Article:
In November 2014, I wrote a piece, “What can military planning teach us about creating transformative change?” Here was my lede:
Can an understanding of military strategy and tactics yield important lessons for achieving social change? With America’s Veterans’ Day upon us tomorrow, I thought I might acknowledge some of those lessons.
Yup, I know, some readers may wonder why a civilian with liberal politics (uh, that’s me) is looking to the military in this way. But I’m also a devoted amateur student of history, I have a lot of respect for many of those who serve in the military, and I believe that we have much to learn from the best military leaders.
I went on to share how these lessons can inform planning for positive social change:
Plant the seeds for future success now, even if that success seems far away
During the early years of the Second World War, Hitler was running rampant over Europe and the Japanese were doing the same in the Pacific. The Allies were losing the war on just about all fronts. Nevertheless, their leaders assessed what needed to be done, and they developed rough timelines for achieving their goals. Among other things, Churchill and Roosevelt made the critical decision to defeat Germany first, then beat the Japanese.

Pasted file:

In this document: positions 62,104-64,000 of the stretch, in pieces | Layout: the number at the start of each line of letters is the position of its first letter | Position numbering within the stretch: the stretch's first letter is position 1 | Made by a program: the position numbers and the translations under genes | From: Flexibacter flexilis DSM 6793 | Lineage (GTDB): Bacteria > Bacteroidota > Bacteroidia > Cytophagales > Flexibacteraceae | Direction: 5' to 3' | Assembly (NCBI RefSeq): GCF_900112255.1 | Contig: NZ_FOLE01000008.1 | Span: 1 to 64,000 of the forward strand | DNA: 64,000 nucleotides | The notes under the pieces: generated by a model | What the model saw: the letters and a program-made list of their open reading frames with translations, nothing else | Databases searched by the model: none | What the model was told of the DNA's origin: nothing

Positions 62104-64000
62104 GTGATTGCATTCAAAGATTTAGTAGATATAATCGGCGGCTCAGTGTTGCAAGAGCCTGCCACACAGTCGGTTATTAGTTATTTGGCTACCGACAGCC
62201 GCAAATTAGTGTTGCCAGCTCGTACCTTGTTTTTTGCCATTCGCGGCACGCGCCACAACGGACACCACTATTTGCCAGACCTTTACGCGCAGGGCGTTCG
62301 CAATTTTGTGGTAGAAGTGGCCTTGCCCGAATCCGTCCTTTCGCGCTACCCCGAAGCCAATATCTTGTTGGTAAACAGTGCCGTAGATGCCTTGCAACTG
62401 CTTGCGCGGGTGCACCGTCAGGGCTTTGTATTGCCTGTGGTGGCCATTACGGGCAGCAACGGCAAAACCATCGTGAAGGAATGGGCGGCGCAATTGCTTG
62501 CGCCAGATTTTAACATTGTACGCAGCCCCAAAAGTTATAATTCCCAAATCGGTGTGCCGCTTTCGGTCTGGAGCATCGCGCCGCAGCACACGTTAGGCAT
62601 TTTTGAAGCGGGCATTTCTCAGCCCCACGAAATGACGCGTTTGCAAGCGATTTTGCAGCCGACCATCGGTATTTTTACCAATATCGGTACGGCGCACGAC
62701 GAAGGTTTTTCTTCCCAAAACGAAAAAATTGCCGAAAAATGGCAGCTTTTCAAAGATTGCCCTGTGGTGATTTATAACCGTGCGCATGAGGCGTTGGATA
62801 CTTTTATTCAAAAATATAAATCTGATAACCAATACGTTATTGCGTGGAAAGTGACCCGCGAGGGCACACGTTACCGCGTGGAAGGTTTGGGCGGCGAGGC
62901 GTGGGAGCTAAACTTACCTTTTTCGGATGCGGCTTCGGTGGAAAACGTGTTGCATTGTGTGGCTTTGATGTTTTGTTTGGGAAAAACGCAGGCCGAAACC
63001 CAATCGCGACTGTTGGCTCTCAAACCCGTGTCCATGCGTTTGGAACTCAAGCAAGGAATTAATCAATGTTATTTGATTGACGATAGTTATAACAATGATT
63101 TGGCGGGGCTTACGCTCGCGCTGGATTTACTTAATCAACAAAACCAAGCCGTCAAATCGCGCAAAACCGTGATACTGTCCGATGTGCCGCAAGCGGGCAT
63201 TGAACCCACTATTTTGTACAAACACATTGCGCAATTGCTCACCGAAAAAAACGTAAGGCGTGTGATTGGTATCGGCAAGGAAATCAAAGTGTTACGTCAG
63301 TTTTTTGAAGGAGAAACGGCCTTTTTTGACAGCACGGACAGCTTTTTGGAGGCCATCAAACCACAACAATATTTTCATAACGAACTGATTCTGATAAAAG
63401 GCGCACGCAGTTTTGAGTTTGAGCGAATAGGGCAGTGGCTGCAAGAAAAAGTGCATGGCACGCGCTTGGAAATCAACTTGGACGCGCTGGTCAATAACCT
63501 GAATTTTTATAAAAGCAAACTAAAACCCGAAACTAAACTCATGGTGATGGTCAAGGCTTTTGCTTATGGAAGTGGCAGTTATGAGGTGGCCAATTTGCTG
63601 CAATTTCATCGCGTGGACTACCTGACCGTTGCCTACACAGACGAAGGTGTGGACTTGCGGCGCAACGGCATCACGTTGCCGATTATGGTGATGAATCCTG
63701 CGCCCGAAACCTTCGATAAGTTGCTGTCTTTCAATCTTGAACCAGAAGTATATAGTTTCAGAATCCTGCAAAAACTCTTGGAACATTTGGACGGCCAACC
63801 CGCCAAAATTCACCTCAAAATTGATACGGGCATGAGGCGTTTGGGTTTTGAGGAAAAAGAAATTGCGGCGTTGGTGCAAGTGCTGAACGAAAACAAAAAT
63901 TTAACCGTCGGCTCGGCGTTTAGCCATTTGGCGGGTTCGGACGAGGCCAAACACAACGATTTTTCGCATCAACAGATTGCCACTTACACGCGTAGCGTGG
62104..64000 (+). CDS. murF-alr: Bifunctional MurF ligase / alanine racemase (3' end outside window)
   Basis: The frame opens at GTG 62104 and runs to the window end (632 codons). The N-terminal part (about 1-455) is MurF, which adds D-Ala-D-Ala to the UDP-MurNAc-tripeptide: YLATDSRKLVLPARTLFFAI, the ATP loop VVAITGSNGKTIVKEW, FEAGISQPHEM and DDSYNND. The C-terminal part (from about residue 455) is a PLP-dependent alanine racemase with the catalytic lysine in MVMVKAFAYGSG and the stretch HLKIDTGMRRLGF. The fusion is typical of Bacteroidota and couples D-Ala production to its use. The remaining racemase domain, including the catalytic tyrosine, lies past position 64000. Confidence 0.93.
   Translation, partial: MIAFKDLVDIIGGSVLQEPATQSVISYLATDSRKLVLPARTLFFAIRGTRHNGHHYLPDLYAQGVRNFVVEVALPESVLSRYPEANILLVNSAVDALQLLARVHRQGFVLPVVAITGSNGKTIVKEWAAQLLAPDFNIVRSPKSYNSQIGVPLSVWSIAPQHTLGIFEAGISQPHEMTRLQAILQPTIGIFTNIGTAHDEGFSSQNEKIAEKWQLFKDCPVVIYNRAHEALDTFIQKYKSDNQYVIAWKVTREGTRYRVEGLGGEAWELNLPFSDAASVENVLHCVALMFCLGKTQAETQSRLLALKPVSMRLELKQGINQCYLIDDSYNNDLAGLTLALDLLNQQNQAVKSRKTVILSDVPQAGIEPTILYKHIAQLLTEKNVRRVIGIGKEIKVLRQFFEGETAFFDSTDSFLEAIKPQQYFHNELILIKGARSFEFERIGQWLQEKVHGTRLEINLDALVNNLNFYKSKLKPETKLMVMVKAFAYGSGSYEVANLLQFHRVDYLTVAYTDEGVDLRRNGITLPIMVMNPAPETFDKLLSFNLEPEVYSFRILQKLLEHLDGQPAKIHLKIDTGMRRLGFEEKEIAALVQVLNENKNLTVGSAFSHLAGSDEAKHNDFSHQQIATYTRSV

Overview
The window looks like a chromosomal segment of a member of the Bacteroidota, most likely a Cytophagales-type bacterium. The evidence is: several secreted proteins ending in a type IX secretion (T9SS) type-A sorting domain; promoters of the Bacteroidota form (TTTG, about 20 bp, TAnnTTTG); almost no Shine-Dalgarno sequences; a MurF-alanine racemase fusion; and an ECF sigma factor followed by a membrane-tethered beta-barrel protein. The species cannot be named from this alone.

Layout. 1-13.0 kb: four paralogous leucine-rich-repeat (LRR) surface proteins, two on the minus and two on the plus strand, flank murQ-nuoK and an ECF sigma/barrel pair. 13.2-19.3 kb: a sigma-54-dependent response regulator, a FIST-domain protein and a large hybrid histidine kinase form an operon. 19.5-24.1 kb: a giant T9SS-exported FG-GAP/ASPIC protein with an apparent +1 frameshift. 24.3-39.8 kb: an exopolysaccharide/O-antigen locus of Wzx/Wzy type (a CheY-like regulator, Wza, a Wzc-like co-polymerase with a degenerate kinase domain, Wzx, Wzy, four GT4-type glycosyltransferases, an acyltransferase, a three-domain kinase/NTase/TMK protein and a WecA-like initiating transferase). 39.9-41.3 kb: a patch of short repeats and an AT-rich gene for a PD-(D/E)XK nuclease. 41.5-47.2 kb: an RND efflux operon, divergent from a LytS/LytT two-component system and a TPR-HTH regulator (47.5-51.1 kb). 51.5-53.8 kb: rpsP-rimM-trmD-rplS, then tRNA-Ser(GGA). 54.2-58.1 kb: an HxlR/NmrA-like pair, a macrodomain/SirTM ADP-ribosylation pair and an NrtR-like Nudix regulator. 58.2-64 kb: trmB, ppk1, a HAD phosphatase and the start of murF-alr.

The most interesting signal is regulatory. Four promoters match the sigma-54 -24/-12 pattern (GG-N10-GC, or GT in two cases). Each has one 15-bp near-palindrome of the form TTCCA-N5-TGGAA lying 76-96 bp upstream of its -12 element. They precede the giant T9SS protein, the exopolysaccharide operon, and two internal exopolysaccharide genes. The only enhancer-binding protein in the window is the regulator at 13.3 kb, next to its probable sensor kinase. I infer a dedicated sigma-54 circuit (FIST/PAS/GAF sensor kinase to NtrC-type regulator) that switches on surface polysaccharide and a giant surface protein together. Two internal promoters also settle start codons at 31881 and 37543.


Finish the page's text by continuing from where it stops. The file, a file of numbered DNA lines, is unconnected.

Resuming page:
Lesson: At times, changing things for the better seems like an insurmountable obstacle. If your assessment of a situation indicates that major change will require many steps and stages, plan out the order in which things should be done and go from there.
Avoid tunnel vision: Plan using parallel tracks
Sound military strategy usually involves a multifaceted approach toward achieving goals. For example, those planning the D-Day landings in France needed to think about personnel, equipment, geography, weather, communications, and a host of other logistics and contingencies. Take the “simple” question of building landing craft to reach the beaches: Someone had to develop proper designs, the factories had to start mass producing them, and the boats had to be shipped to England. All of those plans had to be in the making well before the June 6, 1944 landings.